A minimum of one chair and a maximum of four chairs should accompany every session submission.
The scientific committee of the program committee reviews session proposals and will notify session chairs.
All tentatively accepted sessions are included in the call for abstracts though they are not guaranteed a session slot in the final program until final approval by the scientific subcommittee at the end of the abstract submission period, typically in June.
Once the scientific committee has accepted a session proposal, the responsibilities of the session chairs include:
Once the scientific committee has developed the program, the responsibilities of the session chairs include the following:
Session chairs are expected to interact with presenters in all associated session (talks, posters, and virtual only) in their sessions and make them feel welcome and included.
In-person Platform Session (Talks)
In person audience:
Chairs are expected to enforce the SETAC Code of Conduct during both the in-person and online meeting.
Explores environmental toxicology and response to stress (biological, physical and chemical) in various system. Encompasses in silico and in vitro tools and methods involving adverse outcome pathway (AOP), mode of action, molecular toxicology, -omics, animal alternative testing, quantitative structural activity relationship (QSARs), high-throughput techniques and emerging approaches for statistical toxicology.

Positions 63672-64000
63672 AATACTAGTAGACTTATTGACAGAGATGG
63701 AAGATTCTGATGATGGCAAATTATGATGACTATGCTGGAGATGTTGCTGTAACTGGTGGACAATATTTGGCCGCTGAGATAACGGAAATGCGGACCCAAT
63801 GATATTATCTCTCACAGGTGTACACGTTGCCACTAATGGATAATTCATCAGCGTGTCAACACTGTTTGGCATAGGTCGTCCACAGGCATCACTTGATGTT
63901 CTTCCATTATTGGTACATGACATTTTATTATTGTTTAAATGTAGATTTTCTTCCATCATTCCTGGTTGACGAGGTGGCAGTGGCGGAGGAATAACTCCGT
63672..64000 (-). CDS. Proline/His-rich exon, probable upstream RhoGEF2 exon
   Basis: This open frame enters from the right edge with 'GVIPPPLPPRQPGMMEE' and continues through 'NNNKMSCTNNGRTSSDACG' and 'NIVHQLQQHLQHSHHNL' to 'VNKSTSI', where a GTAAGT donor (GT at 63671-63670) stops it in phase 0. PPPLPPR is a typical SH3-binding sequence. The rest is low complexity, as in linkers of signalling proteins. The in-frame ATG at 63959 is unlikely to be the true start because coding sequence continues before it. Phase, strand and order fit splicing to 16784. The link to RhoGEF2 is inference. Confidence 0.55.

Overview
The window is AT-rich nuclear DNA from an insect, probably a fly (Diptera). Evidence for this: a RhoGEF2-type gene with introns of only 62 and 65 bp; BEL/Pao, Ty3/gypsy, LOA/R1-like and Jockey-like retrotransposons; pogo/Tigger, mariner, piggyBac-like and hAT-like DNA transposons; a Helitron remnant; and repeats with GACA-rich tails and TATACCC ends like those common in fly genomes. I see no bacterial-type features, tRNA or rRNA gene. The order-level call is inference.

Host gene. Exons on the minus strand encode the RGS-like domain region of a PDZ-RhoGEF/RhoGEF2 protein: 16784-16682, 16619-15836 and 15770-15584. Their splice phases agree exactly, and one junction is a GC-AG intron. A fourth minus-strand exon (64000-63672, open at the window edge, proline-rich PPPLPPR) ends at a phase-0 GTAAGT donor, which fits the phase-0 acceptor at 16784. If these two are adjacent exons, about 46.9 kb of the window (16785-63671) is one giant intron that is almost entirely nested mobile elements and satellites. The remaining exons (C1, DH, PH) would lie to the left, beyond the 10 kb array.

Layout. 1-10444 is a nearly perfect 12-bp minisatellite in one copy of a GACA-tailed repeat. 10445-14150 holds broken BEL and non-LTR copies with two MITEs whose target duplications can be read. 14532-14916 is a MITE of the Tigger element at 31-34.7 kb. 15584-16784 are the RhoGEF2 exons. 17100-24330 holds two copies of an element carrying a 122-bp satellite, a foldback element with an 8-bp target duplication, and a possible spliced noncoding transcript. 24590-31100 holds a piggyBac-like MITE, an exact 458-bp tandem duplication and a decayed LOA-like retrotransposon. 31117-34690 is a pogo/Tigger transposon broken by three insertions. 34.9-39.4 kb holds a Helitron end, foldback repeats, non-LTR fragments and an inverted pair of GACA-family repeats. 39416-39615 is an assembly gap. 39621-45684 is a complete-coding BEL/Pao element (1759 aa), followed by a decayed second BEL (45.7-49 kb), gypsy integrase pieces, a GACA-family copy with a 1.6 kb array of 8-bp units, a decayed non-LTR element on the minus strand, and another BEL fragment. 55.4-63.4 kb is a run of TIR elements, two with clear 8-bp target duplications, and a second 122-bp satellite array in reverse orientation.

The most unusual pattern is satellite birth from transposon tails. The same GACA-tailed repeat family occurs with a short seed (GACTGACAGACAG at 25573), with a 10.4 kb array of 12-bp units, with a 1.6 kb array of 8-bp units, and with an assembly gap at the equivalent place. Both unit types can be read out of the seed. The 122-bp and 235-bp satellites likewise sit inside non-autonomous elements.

Explores ecology, ecotoxicology and response to stress of all aquatic systems, including lentic and lotic freshwater systems, estuaries, coastal and marine environments.
Covers all life forms of wildlife not strictly aquatic (amphibian, reptile, birds and mammals and other organisms) living in areas from the deserts to the tropics and everything in between.
Comprises all aspects of chemical analysis, monitoring, fate and modeling, green chemistry and alternative chemical assessment.
Bridges both aquatic and terrestrial environments, and all potential stressors (physical, chemical, biological and biotechnological) with human and ecological endpoints towards the goal of integrated holistic assessment such as “One Health.”
Addresses remediation and restoration of stressor impacted air, water, and soil and sediment, including tools for predicting, monitoring and evaluation; technologies and methods for remediation and restoration; environmental engineering; green remediation; damage assessment; and strategies for management.
Includes all aspects of science application in policy or regulations and management (regulatory science), as well as science commination to stakeholders in diverse audiences.
Uses cross- and trans-disciplinary approaches seeking to address complexity and large-scale issues by applying and integrating concepts such as life cycle assessment, sustainability, ecosystem services, impact assessment and environmental economics. Topics include regional and watershed-scale environmental management, climate change, resiliency and other related areas.